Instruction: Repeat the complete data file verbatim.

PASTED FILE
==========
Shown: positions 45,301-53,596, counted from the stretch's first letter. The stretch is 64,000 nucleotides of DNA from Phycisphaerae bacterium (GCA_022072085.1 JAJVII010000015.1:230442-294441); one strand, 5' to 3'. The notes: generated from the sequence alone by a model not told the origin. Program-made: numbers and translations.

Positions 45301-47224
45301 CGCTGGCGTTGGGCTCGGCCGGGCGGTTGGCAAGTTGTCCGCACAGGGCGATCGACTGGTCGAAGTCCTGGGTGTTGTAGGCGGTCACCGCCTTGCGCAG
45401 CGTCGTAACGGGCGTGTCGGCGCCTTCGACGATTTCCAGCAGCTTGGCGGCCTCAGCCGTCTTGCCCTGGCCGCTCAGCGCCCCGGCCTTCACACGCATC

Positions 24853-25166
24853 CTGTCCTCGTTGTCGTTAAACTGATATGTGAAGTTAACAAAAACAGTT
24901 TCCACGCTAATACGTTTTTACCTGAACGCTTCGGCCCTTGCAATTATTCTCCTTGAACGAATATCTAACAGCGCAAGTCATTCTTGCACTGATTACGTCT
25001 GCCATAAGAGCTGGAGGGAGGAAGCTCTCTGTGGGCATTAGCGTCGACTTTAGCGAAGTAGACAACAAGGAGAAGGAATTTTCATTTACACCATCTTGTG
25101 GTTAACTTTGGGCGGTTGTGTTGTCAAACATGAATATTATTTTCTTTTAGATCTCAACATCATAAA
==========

Shown: positions 45,301-53,596, counted from the stretch's first letter. The stretch is 64,000 nucleotides of DNA from Phycisphaerae bacterium (GCA_022072085.1 JAJVII010000015.1:230442-294441); one strand, 5' to 3'. The notes: generated from the sequence alone by a model not told the origin. Program-made: numbers and translations.

Positions 45301-47224
45301 CGCTGGCGTTGGGCTCGGCCGGGCGGTTGGCAAGTTGTCCGCACAGGGCGATCGACTGGTCGAAGTCCTGGGTGTTGTAGGCGGTCACCGCCTTGCGCAG
45401 CGTCGTAACGGGCGTGTCGGCGCCTTCGACGATTTCCAGCAGCTTGGCGGCCTCAGCCGTCTTGCCCTGGCCGCTCAGCGCCCCGGCCTTCACACGCATC

Positions 24853-25166
24853 CTGTCCTCGTTGTCGTTAAACTGATATGTGAAGTTAACAAAAACAGTT
24901 TCCACGCTAATACGTTTTTACCTGAACGCTTCGGCCCTTGCAATTATTCTCCTTGAACGAATATCTAACAGCGCAAGTCATTCTTGCACTGATTACGTCT
25001 GCCATAAGAGCTGGAGGGAGGAAGCTCTCTGTGGGCATTAGCGTCGACTTTAGCGAAGTAGACAACAAGGAGAAGGAATTTTCATTTACACCATCTTGTG
25101 GTTAACTTTGGGCGGTTGTGTTGTCAAACATGAATATTATTTTCTTTTAGATCTCAACATCATAAA